A Troubled Turkey: What Future for Turkish-Western Relations?
On Tuesday, July 12, 2016, The German Marshall Fund of the United States (GMF) hosted a discussion about the future of EU and U.S. relations with Turkey. The discussants were Simon Mordue, director for Strategy and Turkey, DG NEAR, European Commission; Ambassador Marc Pierini of Carnegie Europe; and Ian Lesser, GMF’s senior director of Foreign Policy and executive director of the Transatlantic Center in Brussels. The event was moderated by Michael Leigh, a GMF senior fellow.
Mordue’s comments focused mainly on the EU-Turkey accession talks. He said that although the U.K. has been an important supporter for Turkey, he does not think Brexit will affect the accession process. Although Turkey’s accession process has been drawn out, neither side has stepped away from the table because, “accession for the liberal Turkish middle class stands for reform, modernization, and change, and challenges like the migration crisis remind the EU and Turkey that they have mutual interests in working together.” Mordue finished with commentary on the EU-Turkey Statement, which he said was “unequivocally working” and had drastically reduced deaths and migration across Europe.
Pierini followed with a discussion of Turkey’s regional situation and how that will affect its accession prospects. He challenged Mordue’s perspective on the effectiveness of the EU-Turkey Statement, instead focusing on the hundreds of thousands of Syrian refugees kept in Syria by Turkey’s boarder control who are now exposed to bombing by Assad. He said there are two detrimental factors preventing change in Turkey and Syria’s situation.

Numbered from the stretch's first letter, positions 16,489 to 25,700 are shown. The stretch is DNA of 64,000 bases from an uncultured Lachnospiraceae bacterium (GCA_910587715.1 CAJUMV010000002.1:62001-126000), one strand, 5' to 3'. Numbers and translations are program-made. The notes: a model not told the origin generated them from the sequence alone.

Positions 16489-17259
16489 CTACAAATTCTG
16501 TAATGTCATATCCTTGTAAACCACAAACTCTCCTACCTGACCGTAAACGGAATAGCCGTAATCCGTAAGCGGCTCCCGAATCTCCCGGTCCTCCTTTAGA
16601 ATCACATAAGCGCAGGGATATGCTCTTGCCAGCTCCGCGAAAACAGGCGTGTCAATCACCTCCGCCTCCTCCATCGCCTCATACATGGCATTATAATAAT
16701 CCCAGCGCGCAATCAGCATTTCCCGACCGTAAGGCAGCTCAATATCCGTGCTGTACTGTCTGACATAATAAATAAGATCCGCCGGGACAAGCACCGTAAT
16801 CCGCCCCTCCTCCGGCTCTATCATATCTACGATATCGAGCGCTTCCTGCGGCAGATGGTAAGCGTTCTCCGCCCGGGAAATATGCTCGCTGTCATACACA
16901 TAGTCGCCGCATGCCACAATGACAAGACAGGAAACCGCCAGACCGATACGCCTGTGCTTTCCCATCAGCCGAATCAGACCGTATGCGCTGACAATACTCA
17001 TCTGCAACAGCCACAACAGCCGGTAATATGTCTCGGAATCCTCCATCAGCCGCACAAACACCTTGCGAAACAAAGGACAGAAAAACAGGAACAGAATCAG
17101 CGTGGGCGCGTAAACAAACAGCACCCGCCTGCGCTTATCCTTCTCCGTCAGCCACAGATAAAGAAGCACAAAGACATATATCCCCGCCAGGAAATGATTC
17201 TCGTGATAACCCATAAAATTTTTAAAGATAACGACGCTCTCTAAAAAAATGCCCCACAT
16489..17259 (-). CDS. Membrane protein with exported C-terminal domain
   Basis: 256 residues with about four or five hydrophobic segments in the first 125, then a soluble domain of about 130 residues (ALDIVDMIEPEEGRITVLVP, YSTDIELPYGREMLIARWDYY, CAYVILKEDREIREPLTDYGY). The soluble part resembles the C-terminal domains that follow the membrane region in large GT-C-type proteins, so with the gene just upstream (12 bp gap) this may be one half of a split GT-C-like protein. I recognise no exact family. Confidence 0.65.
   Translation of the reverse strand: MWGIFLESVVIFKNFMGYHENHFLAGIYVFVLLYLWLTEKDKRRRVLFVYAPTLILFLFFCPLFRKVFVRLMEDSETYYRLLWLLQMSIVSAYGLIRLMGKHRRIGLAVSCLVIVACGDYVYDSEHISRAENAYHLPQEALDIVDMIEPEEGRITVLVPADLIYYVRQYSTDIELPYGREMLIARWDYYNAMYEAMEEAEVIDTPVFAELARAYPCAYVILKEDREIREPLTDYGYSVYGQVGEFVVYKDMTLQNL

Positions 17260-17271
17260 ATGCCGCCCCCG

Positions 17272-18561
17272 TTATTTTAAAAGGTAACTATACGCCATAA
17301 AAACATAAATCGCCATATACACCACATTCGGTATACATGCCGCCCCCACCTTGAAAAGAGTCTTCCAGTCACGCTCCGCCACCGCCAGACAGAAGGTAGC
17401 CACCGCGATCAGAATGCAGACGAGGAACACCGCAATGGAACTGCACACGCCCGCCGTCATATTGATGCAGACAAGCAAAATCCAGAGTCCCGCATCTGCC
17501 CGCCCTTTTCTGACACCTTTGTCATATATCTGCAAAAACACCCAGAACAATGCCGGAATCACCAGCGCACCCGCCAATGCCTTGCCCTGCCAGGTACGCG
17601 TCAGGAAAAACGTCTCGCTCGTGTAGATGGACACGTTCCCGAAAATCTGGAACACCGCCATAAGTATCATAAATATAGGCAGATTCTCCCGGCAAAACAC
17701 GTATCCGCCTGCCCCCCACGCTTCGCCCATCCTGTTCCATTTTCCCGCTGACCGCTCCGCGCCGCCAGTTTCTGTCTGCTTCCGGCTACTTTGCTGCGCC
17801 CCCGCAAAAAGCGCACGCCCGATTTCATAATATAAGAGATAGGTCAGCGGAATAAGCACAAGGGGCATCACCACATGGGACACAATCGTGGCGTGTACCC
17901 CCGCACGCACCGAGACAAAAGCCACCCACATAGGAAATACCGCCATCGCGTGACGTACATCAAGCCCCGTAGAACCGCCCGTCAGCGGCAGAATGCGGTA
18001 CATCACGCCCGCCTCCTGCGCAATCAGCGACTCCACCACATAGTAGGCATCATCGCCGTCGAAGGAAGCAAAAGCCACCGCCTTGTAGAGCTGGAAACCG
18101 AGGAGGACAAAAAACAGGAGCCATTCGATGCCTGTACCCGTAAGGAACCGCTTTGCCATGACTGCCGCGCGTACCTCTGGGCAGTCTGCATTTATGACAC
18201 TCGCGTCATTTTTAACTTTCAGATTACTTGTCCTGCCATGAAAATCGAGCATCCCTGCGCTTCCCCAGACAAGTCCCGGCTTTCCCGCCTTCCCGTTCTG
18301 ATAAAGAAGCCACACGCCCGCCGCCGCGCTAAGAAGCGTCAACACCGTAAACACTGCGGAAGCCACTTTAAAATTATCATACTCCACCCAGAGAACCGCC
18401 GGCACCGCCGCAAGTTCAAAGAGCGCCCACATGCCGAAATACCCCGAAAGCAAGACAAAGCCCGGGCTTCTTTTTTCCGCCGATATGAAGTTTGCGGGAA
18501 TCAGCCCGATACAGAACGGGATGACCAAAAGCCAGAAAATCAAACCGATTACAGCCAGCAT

“First, Russia has to be willing to come back to the negotiation table. There could be lower levels of conflict if NATO accepts the Assad regime,” said Pierini.
“Second, Turkey has to be willing to accept Syrian Kurds who they currently refuse because of connections they see between the PKK and the KDP.”
— Charlotte Brandsma (@cbrandsma) July 12, 2016
Lesser was the last discussant, and he focused on the United States’ place in the ongoing discussions. He touched on how the EU-Turkey relationship has shifted to look very similar to the U.S.-Turkey relationship that centred on geo-politics and crisis management, and concluded that the United States is still looking to promote EU accession for Turkey as a means of promoting the EU’s democratic values in Turkey. When asked about the American elections, he declined to speculate on who the next president would be but said, “Trump doesn’t support NATO the way Americans traditionally have, and that could leave Turkey exposed.”
The discussion was followed by a question and answer session with the audience consisting of 40 participants from EU institutions, think tanks, foundations, and academia. The questions focused on what the EU-Turkey relationship will look like in the future and what a plan for their accession could look like. The speakers concluded that Turkey’s accession would continue to be a slow but steady process as Turkey worked to implement the necessary reforms.